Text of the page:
Australia has many calls for UBI and the majority of people in the country support it but not Eric Abetz, the same man who asked ethnically Chinese Australians to denounce the CPC but only asks Chinese people this question, despite the fact that many of them have been in Australia generations longer than his own German born family.
Fortunately, the Welsh Assembly, democratically elected to represent the people of Wales in the United Kingdom, doesn’t agree. They have introduced a UBI trial for all young children who are leaving home, or leaving the care of their caregivers.
In the UK, the welfare system was introduced over a century ago, its aim was to eliminate poverty by 1948, this target obviously wasn’t met, the first 40 years were mired with two world wars but they finished over 70 years ago, it’s quite apparent that welfare systems aren’t workable as poverty rates increase to more than 22 percent in the UK and, after 5 years of decline increased again to 11.4 percent in the US, these strategies clearly need readdressing. At the same time, the opposite is occurring in China. As job security declines in the West with many people working two or three jobs just to make ends meet; in China, job security is the foundation of employment and regulations have been enhanced to protect employees. Whilst there isn’t a UBI, what there is, seems on observation to be even better. There is a national approach to a closely monitored and well managed series of projects: some individually tailored to benefit one family by improving their opportunities to earn a living income; some involve the introduction of facilities or a production plant which enhances a community and some introduce new industries and measures to improve an entire province or autonomous region.
Where people once lived without basic needs and utilities now there are none who do, where people once lived without a road or even a solid path, now everyone can get in and out by modern transportation methods. Communication has improved to the point that the introduction of fiber optic broadband has made the US look more like a third world country with 86 percent of China covered compared to only 25 percent of the US. There’s hardly a place left in China where people don’t have access to at least 4G and WiFi, in stark contrast to the US where 42 million (about 13 percent) people still don’t have broadband or WiFi and almost 1 in 4 homes can’t access the internet. The lives of China’s rural people are steadily improving not only through accessing goods online but creating e-commerce opportunities to sell their own goods which can be swiftly delivered anywhere in China by a network of private companies.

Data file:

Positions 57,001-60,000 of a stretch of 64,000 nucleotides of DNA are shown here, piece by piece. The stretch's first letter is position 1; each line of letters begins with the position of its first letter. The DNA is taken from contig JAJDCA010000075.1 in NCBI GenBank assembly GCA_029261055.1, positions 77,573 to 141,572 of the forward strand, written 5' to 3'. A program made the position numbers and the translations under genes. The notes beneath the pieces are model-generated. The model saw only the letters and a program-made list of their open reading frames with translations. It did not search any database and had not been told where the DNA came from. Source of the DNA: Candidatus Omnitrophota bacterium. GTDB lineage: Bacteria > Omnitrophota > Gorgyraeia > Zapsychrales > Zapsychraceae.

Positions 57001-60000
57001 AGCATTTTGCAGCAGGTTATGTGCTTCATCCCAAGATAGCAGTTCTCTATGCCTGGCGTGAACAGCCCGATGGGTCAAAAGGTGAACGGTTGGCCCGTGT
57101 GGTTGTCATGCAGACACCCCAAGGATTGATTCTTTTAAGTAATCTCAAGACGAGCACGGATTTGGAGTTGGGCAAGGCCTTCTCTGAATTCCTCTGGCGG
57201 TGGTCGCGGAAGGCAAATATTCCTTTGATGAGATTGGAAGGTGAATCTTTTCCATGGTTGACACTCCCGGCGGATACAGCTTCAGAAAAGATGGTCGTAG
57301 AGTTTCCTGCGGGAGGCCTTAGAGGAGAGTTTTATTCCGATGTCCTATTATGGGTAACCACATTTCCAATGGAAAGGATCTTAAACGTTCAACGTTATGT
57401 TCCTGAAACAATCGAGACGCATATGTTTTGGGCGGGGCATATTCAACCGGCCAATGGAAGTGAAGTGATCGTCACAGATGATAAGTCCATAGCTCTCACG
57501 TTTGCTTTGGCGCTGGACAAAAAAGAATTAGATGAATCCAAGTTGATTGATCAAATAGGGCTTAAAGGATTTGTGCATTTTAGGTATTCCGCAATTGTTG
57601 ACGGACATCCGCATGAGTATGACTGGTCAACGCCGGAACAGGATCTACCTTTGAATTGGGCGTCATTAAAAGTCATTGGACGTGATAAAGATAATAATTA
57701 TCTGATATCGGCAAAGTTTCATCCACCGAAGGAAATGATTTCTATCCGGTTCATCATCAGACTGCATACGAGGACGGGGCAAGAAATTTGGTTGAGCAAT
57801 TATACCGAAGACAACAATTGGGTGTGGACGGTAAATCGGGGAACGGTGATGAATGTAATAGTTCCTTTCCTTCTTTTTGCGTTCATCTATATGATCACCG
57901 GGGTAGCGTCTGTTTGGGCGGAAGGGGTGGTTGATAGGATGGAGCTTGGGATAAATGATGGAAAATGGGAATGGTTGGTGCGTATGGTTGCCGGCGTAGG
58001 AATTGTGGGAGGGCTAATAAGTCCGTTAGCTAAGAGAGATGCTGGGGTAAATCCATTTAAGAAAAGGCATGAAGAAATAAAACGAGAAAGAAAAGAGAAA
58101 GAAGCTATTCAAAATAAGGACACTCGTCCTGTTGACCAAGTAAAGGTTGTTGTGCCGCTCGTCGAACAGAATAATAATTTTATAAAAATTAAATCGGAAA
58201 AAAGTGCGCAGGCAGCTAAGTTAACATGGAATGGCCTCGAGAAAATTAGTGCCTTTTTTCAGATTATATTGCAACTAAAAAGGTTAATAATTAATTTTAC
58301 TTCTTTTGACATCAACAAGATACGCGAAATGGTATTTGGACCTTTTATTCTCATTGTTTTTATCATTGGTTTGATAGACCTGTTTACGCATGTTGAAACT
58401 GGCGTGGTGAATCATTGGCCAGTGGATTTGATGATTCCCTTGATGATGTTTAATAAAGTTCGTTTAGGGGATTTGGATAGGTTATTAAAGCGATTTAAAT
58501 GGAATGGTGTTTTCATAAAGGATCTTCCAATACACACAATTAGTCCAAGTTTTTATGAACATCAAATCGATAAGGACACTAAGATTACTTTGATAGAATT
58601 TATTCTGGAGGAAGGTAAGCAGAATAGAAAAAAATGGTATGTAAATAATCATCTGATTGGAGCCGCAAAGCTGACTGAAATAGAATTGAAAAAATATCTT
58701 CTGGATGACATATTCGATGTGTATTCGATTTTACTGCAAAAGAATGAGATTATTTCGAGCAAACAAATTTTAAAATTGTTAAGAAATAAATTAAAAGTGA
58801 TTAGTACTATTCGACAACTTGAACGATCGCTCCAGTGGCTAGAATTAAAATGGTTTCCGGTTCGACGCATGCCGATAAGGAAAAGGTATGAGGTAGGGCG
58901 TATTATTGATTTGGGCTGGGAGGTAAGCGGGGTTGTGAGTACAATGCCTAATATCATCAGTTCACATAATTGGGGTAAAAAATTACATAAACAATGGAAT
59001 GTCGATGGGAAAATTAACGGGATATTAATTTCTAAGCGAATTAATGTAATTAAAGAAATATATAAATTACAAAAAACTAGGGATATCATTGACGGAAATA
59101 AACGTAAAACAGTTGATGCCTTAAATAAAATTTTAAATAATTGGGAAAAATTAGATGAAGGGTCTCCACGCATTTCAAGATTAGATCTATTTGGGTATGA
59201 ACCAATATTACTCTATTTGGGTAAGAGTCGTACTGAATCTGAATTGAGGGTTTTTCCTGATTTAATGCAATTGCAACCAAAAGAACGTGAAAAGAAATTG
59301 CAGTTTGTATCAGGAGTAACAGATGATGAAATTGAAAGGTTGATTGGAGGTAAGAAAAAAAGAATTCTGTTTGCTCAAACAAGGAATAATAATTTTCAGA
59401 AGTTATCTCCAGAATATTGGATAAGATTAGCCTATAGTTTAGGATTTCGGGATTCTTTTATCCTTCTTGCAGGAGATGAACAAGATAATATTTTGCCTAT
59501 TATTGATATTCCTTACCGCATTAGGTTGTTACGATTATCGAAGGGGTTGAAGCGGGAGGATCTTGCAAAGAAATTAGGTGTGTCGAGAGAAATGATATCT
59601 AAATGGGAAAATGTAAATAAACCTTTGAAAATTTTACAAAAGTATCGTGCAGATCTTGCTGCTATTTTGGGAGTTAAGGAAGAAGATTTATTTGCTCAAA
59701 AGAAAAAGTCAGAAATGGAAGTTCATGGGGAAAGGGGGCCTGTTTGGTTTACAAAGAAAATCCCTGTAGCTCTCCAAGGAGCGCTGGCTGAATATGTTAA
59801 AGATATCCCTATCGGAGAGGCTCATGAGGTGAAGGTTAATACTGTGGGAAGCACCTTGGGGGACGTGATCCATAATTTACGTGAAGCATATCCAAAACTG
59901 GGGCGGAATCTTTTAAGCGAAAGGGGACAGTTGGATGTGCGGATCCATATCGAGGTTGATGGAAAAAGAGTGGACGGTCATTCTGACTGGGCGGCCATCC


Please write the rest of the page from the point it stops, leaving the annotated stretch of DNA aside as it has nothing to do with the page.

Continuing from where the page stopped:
People who genuinely want to see poverty eradicated, view China with hope, those who look for alternative methods such as UBI for the same goals will look to Wales with a great deal of optimism.
Unfortunately, in the West, there will always be people who have both economic and political power as well as goals and incentives to prevent worthwhile and obviously beneficial programs from going ahead.
The author is a British Australian freelance writer who has studied cross cultural change management in China and has lived in the country, traveling extensively for 17 years. [email protected]